I have a dependent construct (attitude) which has at least 2 dimensions in theory (affective & behavioral). The scale measure adopted for this research is found to have 2 or 3 dimensions in literature. Thus, on the theoretical level, this construct should be a second order factor when conducting CFA in AMOS.

But, the EFA of 782 cases data-set in SPSS shows that there is only one factor, not two, and this is what the sample presents.

So, in this case, when the results of EFA are different from those of theory, what should we do? Can we still treat this construct as a second (higher) order factor with two dimensions (sub-factors)? Or do we have to respect the results of the EFA and treat it as only one factor?


1 Answer 1


If you have a theory, then you should test it with CFA.

The problem with EFA is that there are an infinite number of solutions, all of which are (statistically) equally good when (talking about rotation).

There is no point testing a second order factor with only two indicators - that model is exactly equivalent to a two correlated factor model.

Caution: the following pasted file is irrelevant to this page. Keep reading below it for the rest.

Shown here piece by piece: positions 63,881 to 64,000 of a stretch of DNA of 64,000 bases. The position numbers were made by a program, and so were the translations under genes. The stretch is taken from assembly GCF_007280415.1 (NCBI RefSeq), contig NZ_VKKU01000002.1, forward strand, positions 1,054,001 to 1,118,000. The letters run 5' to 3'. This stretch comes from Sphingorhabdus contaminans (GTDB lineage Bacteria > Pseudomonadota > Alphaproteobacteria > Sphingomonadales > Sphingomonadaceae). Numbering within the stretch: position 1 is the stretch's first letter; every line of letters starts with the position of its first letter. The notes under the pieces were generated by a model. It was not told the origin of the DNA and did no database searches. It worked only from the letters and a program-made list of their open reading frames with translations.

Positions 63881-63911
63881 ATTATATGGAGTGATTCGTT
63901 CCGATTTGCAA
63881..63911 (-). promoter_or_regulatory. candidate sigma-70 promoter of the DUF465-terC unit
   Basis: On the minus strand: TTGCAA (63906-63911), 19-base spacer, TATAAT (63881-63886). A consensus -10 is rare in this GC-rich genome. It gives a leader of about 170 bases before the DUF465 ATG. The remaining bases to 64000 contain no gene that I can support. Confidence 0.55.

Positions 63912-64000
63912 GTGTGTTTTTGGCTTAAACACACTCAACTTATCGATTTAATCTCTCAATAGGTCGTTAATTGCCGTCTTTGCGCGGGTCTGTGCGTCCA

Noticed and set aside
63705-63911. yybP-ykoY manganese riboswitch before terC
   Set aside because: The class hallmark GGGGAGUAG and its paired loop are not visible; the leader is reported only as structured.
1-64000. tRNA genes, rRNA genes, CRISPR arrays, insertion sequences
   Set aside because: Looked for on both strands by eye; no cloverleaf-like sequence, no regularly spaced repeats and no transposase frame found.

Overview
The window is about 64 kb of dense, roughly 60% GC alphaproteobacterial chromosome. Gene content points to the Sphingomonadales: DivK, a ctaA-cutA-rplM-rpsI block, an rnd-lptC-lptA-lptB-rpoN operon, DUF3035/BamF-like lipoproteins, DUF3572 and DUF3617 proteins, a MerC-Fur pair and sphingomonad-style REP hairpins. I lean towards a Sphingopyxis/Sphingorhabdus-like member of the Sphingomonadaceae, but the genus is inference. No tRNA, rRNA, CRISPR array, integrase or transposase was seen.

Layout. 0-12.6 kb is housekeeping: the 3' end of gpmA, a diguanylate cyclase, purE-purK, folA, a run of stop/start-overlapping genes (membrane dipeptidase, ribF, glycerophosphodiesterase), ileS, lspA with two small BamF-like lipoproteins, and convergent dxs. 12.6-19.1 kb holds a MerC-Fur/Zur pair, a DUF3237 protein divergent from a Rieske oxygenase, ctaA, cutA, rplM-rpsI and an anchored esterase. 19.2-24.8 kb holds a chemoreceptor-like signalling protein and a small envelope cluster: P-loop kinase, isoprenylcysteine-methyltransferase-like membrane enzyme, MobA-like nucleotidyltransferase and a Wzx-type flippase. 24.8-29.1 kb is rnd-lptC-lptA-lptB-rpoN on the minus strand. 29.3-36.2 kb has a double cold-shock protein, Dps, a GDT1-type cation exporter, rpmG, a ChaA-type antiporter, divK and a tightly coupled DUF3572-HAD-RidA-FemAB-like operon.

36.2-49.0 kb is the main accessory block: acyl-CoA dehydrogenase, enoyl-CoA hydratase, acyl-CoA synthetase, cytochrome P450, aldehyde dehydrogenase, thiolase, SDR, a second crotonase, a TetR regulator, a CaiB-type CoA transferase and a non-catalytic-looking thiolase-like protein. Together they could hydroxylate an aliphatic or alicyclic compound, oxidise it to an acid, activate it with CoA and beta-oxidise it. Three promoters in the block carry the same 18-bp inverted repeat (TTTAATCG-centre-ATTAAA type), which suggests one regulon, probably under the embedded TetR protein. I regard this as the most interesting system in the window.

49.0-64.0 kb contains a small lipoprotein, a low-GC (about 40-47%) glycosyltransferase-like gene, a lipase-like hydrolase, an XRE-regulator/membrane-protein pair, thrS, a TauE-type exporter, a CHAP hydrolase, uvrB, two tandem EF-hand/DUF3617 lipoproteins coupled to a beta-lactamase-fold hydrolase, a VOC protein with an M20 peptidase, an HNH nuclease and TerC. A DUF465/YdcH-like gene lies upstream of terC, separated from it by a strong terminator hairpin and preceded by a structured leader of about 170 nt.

• $\begingroup$ Thanks a lot for your response. Actually the general theory of consumer attitudes say that this concept is multidimensional. Attitude here is a DV in an overall model. And, I couldn't figure out how to treat the results of EFA in this case. Should I ignore it completely, sir? and what should I say in my report about that? $\endgroup$
    – nisr
    Dec 5, 2015 at 21:24
  • 1
    $\begingroup$ +1, but "infinite number of solutions" probably refers to the freedom of factor rotations, which does not change the number of factors, whereas this Q seems to be primarily about number of factors in EFA being less than expected. Perhaps you can expand your answer to comment on that? $\endgroup$
    – amoeba
    Dec 5, 2015 at 21:38
  • $\begingroup$ @amoeba, yes, I should have been clear about that. $\endgroup$ Dec 5, 2015 at 23:21

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